Tesla quotes in his handwriting font

Nikola Tesla Quotes - Page 3

Profound words from the world's greatest inventor
Displaying 21 - 30 of 106

Hardly is there a nation which has met with a sadder fate than the Serbians. From the height of its splendor, when the empire embraced almost the entire northern part of the Balkan peninsula and a large portion of what is now Austria, the Serbian nation was plunged into abject slavery, after the fateful battle of 1389 at the Kosovo Polje, against the overwhelming Asian hordes. Europe can never repay the great debt it owes to the Serbians for checking, by the sacrifice of its own liberty, that barbarian influx.


The last 29 days of the month are the hardest.

If there are intelligent inhabitants of Mars or any other planet, it seems to me that we can do something to attract their attention... I have had this scheme under consideration for five or six years.


I do not hesitate to state here for future reference and as a test of the accuracy of my scientific forecast that flying machines and ships propelled by electricity transmitted without wire will have ceased to be a wonder in ten years from now. I would say five were it not that there is such a thing as “inertia of human opinion” resisting revolutionary ideas.


I would not give my rotating field discovery for a thousand inventions, however valuable... A thousand years hence, the telephone and the motion picture camera may be obsolete, but the principle of the rotating magnetic field will remain a vital, living thing for all time to come.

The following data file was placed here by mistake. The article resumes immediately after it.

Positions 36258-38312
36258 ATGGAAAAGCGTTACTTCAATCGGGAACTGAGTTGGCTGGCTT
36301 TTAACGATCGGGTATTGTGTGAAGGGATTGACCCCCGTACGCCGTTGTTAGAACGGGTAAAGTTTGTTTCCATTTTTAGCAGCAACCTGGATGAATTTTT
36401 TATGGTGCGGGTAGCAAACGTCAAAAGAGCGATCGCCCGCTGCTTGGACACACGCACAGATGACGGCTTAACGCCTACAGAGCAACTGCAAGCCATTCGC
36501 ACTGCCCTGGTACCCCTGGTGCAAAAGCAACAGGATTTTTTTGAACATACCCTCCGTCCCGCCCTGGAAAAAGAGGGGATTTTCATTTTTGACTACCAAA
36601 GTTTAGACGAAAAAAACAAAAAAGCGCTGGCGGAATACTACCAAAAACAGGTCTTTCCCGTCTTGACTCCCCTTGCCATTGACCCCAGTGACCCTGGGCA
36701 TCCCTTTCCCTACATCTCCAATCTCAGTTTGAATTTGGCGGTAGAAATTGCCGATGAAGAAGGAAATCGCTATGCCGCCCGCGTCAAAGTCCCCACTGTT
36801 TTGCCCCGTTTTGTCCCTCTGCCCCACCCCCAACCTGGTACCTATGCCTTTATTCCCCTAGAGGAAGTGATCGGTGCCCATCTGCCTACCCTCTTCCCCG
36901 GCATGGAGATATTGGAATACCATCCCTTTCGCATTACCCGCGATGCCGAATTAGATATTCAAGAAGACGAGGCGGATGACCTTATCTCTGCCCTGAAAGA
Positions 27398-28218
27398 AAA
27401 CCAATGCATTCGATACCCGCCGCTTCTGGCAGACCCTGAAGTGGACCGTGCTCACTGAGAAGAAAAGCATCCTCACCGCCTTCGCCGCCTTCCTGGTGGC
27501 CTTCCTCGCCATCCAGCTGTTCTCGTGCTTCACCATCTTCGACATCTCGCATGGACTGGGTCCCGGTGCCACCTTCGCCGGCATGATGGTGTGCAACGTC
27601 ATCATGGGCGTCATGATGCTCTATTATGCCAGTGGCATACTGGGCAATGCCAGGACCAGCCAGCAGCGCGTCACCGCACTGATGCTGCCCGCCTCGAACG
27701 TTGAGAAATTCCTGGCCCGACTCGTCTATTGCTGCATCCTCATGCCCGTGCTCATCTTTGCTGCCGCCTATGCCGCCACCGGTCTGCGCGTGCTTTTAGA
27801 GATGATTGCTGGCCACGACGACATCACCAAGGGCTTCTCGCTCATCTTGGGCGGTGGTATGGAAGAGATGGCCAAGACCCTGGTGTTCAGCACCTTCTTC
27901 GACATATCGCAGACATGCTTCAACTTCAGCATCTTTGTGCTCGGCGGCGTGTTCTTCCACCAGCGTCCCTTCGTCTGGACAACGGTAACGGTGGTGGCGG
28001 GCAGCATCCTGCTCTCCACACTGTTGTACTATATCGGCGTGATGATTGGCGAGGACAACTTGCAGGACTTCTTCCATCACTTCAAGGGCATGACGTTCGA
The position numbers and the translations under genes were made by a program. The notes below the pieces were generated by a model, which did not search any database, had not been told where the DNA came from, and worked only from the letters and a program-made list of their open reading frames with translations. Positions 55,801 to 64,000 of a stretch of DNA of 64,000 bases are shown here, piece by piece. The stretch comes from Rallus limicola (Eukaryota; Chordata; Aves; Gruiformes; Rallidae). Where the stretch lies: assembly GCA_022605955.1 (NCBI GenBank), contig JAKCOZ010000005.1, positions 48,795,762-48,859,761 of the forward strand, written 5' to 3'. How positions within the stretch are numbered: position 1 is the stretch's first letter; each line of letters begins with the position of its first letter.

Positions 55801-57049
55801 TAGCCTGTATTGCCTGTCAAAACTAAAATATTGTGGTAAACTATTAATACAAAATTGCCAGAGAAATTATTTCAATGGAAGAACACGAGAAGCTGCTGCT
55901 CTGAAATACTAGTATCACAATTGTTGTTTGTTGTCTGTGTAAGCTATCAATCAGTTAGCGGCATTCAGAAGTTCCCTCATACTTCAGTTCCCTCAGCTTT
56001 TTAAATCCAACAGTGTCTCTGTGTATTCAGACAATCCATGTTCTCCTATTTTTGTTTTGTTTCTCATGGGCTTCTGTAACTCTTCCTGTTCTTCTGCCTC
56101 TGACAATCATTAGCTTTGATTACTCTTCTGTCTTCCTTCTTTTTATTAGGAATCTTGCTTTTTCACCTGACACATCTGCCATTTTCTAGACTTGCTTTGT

I am being driven to the conclusion that Tesla was the greatest electrical inventor we have had on our roll of membership; in fact we might go as far as to say that he was the greatest inventor in the realm of electrical engineering.


But I hope that it will also be demonstrated soon that in my experiments in the West I was not merely beholding a vision, but had caught sight of a great and profound truth.


If I were ever assailed by doubt of ultimate success I would dismiss it by remembering the words of that great philosopher, Lord Kelvin, who after witnessing some of my experiments said to me with tears in his eyes: 'I am sure you will do it.'

...the greatest value of my invention will result from its effect upon warfare and armaments, for by reason of its certain and unlimited destructiveness it will tend to bring about and maintain permanent peace among nations.


I have had but little time to devote to the fulfillment of a duty which, next to that of turning his best efforts to diligent inquiry in the fields he has chosen, is the most important to a scientific man; namely, that of giving an exact record of the results obtained...

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